...as rooted in mystery and experimentation as it is in the collaborative spirit.
Field Recordings, the new multimedia project from the Bang on a Can All-Stars, is as rooted in mystery and experimentation as it is in the collaborative spirit; in the words of composer David Lang, “It’s a kind of ghost story. We asked composers from different parts of the music world to find a recording of something that already exists — a voice, a sound, a faded scrap of melody — and then write a new piece around it.”
In the capable hands of the All-Stars, Field Recordings taps into film, found sound and obscure audio-visual archives, bridging the gap between the seen and the unseen, the present and the absent, the past and the future. Concert performances have featured radical new video projections, several of which appear on the bonus DVD, while the 12-track CD consists of commissioned music by some of the most inquisitive and unconventional composers in any genre, from indie art-rock (Nick Zammuto/The Books, Tyondai Braxton/Battles) to electronica (Mira Calix) to post-classical (Michael Gordon, David Lang, Julia Wolfe) to the art world (Christian Marclay).
For more than a century, recorded sound has permeated every corner of our lives. Bartok and Kodaly took recording devices into the hills of central Europe and changed modern music forever; rock and roll got its lineage from artists revealed to the world by the Lomaxes, Seegers and other intrepid archivists. Hip-hop culture democratized sampling, and helped reshape popular music into a form of musique concrète, mixing the voices and rhythms of the past with the sound of machinery and electronics.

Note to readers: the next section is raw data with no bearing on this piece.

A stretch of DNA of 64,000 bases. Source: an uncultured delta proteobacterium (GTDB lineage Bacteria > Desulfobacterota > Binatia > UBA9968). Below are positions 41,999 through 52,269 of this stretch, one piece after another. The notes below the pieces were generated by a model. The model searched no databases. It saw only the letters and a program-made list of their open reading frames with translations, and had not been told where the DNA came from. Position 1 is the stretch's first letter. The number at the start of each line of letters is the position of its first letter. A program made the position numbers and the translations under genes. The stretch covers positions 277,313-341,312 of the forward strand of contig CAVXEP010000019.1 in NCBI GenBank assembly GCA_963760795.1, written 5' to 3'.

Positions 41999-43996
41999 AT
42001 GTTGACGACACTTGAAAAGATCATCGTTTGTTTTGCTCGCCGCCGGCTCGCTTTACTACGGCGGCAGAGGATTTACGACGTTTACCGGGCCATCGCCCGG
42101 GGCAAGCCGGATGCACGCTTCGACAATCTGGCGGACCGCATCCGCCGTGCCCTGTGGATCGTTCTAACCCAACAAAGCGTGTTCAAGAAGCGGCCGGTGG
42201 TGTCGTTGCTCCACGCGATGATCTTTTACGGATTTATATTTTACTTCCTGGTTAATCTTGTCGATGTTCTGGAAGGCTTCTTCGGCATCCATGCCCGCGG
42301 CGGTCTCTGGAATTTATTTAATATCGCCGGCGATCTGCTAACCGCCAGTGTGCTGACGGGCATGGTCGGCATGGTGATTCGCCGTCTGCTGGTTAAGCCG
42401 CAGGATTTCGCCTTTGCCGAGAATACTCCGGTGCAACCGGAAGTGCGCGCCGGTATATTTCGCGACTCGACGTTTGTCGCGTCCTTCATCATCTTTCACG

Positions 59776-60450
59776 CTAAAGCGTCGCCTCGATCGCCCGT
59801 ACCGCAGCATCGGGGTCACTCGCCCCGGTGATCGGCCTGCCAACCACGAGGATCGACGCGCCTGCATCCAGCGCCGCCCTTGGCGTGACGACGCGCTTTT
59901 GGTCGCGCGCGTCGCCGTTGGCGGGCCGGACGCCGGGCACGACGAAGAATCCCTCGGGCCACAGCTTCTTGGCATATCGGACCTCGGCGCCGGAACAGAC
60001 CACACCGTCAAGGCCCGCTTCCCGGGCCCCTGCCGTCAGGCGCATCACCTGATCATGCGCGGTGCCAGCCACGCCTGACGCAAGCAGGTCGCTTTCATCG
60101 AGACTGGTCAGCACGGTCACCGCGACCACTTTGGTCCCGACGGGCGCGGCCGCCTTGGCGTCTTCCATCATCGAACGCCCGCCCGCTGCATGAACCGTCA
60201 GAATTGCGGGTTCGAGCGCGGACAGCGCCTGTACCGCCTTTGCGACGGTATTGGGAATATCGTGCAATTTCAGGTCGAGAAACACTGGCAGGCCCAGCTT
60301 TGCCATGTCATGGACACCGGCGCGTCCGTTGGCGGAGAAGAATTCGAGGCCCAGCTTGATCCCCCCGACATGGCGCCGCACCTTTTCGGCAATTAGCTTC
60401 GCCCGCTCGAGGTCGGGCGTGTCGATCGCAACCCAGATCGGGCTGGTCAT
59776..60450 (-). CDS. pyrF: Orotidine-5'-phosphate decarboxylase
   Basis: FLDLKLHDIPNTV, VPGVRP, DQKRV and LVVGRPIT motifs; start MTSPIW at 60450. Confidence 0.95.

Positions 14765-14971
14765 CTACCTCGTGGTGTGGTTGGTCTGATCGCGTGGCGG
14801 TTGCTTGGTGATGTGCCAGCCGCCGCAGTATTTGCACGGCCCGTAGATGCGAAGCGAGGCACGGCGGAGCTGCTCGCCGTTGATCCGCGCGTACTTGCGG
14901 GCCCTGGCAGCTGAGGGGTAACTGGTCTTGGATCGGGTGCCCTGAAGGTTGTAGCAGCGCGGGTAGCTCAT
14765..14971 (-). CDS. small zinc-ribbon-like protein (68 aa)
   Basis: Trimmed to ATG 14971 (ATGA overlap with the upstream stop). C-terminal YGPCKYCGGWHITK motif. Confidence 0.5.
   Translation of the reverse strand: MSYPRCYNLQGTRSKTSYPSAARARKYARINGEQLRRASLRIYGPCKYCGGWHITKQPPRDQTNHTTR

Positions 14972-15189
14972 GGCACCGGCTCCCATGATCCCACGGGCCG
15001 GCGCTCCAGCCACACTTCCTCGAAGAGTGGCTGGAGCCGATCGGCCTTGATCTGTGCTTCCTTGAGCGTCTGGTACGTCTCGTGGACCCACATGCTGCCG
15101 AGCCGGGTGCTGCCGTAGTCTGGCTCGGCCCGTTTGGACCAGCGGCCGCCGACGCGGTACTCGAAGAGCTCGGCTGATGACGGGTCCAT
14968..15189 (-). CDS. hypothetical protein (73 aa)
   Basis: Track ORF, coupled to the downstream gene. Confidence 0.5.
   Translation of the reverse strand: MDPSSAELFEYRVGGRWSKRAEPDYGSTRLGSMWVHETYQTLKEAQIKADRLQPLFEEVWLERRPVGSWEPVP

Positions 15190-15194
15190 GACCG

For our own Field Recordings, we asked the composers to go into the field of recorded sound itself — to find something old or record something new, and to respond with their own music, in dialogue with what they found. Using archival audio, found sound and video, Field Recordings builds a bridge between the seen and the unseen, the present and the absent, the past and the future.
The Bang on a Can All-Stars:
Ashley Bathgate - cello
Robert Black - bass
Vicky Chow - piano and keyboards
David Cossin - drums and percussion
Mark Stewart - guitars
Ken Thomson - clarinets
Produced by David Cossin and Rob Friedman
1. Julia Wolfe Reeling (5:49)
2. Florent Ghys An Open Cage (4:08)
3. Michael Gordon Gene Takes a Drink (5:57)
4. Christian Marclay Fade to Slide (7:40)
5. David Lang unused swan (5:20)
6. Tyondai Braxton Casino Trem (7:21)
7. Jóhann Jóhannsson Hz (6:55)
8. Todd Reynolds Seven Sundays (6:40)
9. Steve Reich The Cave of Machpelah (4:39)
10. Bryce Dessner Maximus to Gloucester, Letter 27 [withheld] (5:17)
11. Mira Calix meeting you seemed easy (6:40)
12. Anna Clyne A Wonderful Day (5:02)
Gene Takes a Drink
Camera by Gene
Edit by Bill Morrison
Composed by Michael Gordon
Published by Red Poppy Ltd. (ASCAP)
Special thanks: Laurie Olinder and the gardeners of 9C Community Garden, NYC
Composed, directed and edited by Jóhann Jóhannsson
Filmed by Magnus Helgason
Published by Mute Song (ASCAP)
Filmed at the Elliðarár Power Station, which is the oldest one of its kind in Iceland. Built in 1921, it was in use until 1990, when it was taken out of service. Its dynamos are kept functional, however, and the power station is activated once a year for a few hours to keep the machinery in good condition. The station is in an old building in a beautiful, idyllic spot in the Elliðarár Valley, surrounded by trees and water streams.
Maximus to Gloucester, Letter 27 [withheld]
Composed by Bryce Dessner
Published by Chester Music Ltd.
Charles Olson footage (filmed 1965-66) courtesy of The Poetry Center & American Poetry Archives, San Francisco State University
meeting you seemed easy
Composed by Mira Calix
Filmed at O. R. Tambo International Airport and Amsterdam Airport Schiphol
Audio recorded between London, Geneva and Milan
Published by Mute Song (PRS)
Real Beauty Turns
Edited by Nick Zammuto
Composed by Nick Zammuto
Published by Zammutosound (ASCAP)